The cluster design creates interplay between differently sized spaces
Le Corbusier described the task of designing Chandigarh as: "To give India the Architecture of modern Times, modern techniques, modern mind, and adaptation to the surrounding conditions that are extreme over there". Unfortunately, his visionary city with grid iron layout clustering activities in sectors, accessible green parks, responsiveness to climate and context has ossified into an architectural curiosity defined by a bureaucratic set of rules that implement ‘frame control', ‘standard sizes', ‘shuttering pattern' and material constraints as an act of faith.
Planet 3 Studios were mindful of the context when they received the opportunity to design a School of Business at Chitkara University on the outskirts of Corbusier's city. The client shared a brief with similar ambitions as the one Corbusier defined for the city, with additional expectation of an environment that enabled progressive learning and a building that effectively communicated that intent.
The site is a linear footprint of an industrial shed within a larger campus with an open ground on the north side and within walking distance to campus amenities. For ease of approvals from local planning authorities, the firm decided to stay within the constraints of the existing footprint and defer in scale to the surrounding buildings within campus.
The building is perceived as a set of five clusters where each cluster is designed to accommodate the necessary programmed usable spaces within two minutes' walking distance. The volumes are represented as circles that accommodate the programmatic spaces such as classrooms, staff rooms, discussion rooms, tutorial rooms, auditorium, laboratories, toilets and so on. The arrangements of circles are then packed inside a given boundary so that no two overlap and some of them are mutually tangential.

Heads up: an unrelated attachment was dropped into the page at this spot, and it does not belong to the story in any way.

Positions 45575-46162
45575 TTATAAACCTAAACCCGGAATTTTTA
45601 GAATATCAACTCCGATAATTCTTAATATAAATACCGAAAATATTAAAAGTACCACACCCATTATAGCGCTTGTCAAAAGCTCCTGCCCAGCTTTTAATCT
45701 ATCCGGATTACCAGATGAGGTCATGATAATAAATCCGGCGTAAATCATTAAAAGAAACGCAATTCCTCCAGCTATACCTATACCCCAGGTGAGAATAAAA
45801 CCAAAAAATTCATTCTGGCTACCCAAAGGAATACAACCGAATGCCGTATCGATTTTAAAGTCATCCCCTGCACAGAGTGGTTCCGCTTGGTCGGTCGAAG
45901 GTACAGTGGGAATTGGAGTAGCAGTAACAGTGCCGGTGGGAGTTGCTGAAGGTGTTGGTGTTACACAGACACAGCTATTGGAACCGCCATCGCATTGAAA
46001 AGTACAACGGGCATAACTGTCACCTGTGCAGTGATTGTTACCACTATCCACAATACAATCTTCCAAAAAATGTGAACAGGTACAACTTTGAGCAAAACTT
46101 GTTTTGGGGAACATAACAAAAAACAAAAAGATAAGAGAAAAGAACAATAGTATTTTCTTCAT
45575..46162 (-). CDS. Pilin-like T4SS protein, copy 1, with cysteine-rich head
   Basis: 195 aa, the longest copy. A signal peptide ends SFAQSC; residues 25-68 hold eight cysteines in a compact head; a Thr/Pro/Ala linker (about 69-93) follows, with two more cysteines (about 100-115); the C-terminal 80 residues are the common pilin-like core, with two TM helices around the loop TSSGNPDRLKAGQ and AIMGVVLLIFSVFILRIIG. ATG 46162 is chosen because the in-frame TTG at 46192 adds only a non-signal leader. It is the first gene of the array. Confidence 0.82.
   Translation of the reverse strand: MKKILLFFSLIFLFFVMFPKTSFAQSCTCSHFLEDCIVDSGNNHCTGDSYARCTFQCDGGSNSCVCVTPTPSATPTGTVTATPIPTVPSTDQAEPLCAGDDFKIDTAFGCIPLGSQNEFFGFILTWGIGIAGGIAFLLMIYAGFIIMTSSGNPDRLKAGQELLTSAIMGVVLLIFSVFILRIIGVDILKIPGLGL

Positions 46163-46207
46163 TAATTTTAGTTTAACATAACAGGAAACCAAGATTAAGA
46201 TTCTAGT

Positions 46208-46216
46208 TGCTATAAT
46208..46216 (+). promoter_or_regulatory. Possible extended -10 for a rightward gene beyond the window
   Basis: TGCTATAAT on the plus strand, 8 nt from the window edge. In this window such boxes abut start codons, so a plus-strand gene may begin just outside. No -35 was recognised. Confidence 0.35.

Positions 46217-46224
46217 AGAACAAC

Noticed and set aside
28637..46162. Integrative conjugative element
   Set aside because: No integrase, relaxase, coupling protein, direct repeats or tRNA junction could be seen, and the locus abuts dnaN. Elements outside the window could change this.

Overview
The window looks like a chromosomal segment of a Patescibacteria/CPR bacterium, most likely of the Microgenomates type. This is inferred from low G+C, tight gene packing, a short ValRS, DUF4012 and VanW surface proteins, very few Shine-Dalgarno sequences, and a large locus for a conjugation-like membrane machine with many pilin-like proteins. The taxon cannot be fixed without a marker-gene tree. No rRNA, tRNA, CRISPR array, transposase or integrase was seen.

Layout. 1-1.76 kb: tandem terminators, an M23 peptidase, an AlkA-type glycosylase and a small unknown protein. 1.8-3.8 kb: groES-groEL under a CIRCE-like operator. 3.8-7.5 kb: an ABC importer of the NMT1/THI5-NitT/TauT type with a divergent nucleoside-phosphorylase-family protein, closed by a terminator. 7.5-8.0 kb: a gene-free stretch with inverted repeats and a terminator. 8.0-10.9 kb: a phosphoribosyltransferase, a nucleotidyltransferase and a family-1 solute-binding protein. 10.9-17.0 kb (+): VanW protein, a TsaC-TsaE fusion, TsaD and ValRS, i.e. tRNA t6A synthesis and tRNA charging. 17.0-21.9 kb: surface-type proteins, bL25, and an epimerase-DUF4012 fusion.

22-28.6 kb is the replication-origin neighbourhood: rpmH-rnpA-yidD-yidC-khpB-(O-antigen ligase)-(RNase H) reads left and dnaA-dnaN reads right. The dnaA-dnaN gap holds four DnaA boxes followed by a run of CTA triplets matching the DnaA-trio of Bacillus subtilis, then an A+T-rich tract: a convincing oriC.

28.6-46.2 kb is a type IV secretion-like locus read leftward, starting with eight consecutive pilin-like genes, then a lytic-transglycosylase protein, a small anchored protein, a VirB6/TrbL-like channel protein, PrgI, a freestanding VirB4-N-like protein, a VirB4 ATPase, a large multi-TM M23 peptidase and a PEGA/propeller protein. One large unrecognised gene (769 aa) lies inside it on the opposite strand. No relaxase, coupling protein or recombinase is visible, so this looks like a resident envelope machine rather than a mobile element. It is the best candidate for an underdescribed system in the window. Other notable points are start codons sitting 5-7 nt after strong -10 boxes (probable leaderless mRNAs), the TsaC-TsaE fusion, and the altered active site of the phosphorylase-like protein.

Interestingly, the fundamental concept of clustering similar requirements and interspersing them with green spaces echoes Corbusier's strategy for Chandigarh, except that Planet 3 dispensed with linear connections and allowed for organic linkages to develop. The layout provides interesting play within spaces of different scales as smaller interactive spaces like discussion rooms started emerging between larger rooms like classrooms.
This building will be framed in steel with solid surface acrylic cladding on the parts that extend beyond the roof line. Within the interior, drywall construction and cladding is used, painted white with an occasional dash of colour borrowed from Corbusier's many explorations around the city. At some level, this admits the transience of contemporary architecture and lack of ambition to last forever. The client expects to use the building for a decade before putting up a new, larger structure in its place. The floor will be poured on site polished cement.
Drawing on some of the very same first principles that define Corbusier's work in Chandigarh, this building is one statement on how ideas could be recontextualised and reimagined in keeping with the time in which they are expressed. This building has to give form to the ambitions of the students of this new college. A moment in time much like the city when it was born.